National Outdoor Sculpture Competition & Exhibition
Submit Your Work
Sculptors from across the nation are welcome to submit an application for participation in the 13th Annual National Outdoor Sculpture Competition & Exhibition. Up to 14 sculptures are juried into the exhibit and compete for cash prizes totaling up to $19,750. The application period for 2018/19 is closed (deadline: February 25, 2018). Call the North Charleston Cultural Arts Department at 843-740-5854 for more information, or to be added to the application mailing list for 2019/20.
2018/19 Competition & Exhibition
Where & When
North Charleston Riverfront Park
1001 Everglades Avenue, North Charleston, SC 29405
Viewing times: May 1, 2018 – March 24, 2019, public park open daily
Free admission & parking
Award acknowledgements: Wednesday, May 2, 2018 – 6:00-8:30pm (Charleston Area Convention Center Exhibit Hall A, 5001 Coliseum Drive, North Charleston, SC 29418)
Sculpture artists from across the nation were invited to participate in the 13th annual National Outdoor Sculpture Competition & Exhibition. Thirteen sculptures by artists from ten states were juried into the exhibit. Awards for Best in Show, Outstanding Merit, and Honorable Mentions will be determined by the juror once all pieces are installed. Organized by the City of North Charleston Cultural Arts Department and presented as a component of the annual North Charleston Arts Fest, this unique exhibition offers established and emerging artists the opportunity to display their inspiring and extraordinary sculptures throughout the picturesque North Charleston Riverfront Park, set along the banks of the Cooper River. An estimated 50,000 people visit this public park annually to enjoy the amenities located in the heart of the city’s arts community.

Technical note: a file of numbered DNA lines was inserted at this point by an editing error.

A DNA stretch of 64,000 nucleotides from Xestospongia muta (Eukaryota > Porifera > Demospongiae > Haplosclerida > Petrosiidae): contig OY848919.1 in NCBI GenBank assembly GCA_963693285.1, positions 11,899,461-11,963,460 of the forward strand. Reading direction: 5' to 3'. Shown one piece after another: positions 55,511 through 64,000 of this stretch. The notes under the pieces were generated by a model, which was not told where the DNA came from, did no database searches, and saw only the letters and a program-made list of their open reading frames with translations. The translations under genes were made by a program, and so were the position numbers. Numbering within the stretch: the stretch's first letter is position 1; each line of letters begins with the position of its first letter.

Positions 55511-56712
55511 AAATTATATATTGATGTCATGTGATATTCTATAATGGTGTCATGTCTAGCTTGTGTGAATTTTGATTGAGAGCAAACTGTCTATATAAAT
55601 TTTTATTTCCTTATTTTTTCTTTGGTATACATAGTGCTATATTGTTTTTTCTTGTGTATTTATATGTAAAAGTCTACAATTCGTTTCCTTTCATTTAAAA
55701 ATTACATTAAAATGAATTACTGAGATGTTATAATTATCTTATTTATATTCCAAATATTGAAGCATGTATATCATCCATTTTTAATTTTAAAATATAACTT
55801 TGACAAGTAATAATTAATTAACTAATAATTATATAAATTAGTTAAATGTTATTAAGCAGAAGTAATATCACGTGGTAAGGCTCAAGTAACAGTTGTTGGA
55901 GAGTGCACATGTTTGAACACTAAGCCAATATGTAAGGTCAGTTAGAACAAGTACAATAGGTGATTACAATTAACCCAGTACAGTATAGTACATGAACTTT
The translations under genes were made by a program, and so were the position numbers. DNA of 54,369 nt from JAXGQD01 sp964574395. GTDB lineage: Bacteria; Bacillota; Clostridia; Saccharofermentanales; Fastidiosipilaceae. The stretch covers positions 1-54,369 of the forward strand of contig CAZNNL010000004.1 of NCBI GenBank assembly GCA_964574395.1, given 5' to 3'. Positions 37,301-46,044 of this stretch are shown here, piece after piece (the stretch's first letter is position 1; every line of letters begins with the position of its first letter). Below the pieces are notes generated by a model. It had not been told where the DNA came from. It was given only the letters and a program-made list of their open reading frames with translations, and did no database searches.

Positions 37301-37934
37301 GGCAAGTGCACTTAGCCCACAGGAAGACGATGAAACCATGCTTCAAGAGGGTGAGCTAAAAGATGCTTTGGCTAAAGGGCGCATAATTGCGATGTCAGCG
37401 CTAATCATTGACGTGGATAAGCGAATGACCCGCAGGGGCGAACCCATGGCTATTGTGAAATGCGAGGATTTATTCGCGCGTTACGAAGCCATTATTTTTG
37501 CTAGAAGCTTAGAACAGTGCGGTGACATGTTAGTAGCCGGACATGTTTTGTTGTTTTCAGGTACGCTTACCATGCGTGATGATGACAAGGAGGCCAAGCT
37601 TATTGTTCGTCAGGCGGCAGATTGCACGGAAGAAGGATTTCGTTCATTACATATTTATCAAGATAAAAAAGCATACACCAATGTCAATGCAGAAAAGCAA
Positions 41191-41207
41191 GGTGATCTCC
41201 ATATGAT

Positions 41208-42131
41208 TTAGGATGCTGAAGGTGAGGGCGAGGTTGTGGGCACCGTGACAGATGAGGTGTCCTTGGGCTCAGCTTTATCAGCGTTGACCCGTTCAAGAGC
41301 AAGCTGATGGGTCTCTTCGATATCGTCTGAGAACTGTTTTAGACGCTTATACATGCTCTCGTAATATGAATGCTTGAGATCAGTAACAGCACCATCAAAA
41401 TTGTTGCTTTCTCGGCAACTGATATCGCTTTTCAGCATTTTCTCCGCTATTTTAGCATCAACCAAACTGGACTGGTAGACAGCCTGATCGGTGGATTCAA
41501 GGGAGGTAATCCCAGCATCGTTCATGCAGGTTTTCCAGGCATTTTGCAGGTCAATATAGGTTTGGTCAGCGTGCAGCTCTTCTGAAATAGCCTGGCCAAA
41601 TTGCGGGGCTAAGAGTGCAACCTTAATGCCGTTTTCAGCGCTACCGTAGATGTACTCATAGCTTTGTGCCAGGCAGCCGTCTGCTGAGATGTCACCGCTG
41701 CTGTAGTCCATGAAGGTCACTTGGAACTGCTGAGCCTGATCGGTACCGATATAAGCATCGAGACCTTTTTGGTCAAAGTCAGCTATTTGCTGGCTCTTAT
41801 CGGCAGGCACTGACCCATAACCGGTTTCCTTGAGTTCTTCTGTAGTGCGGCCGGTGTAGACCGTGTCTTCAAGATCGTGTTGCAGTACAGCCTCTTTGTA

About the Juror
We are pleased to announce the juror for this year’s exhibition is Lilly Wei, New York-based independent curator, writer, journalist, lecturer, and critic. Wei has written for dozens of publications here and abroad and is a longtime contributor to Art in America and a contributing editor at ARTnews. She is the author of numerous artists’ catalogues and monographs and has curated exhibitions in the US, Europe, and Asia. Wei lectures frequently on critical and curatorial practices and sits on the board of several non-profit art institutions and organizations including AICA/USA, Bowery Arts & Sciences, and Art Omi International. She was a former board member of Art in General, and is a fellow of the CUE Foundation. Wei was born in Chengdu, China and has an MA in art history from Columbia University, New York.
I would like to begin by congratulating all the artists in this wonderful exhibition and wishing you much success. It is never easy to choose and even more difficult to select just one “best in show,” and one “outstanding merit” but it is good that a few others can be singled out also. I would further state the obvious, that these endeavors are inevitably subjective, influenced by the juror’s own inclinations and criteria, conscious and unconscious. I would add that these are my readings of the works, not necessarily those of the artists although that is what art should do—evoke myriad responses from its viewers.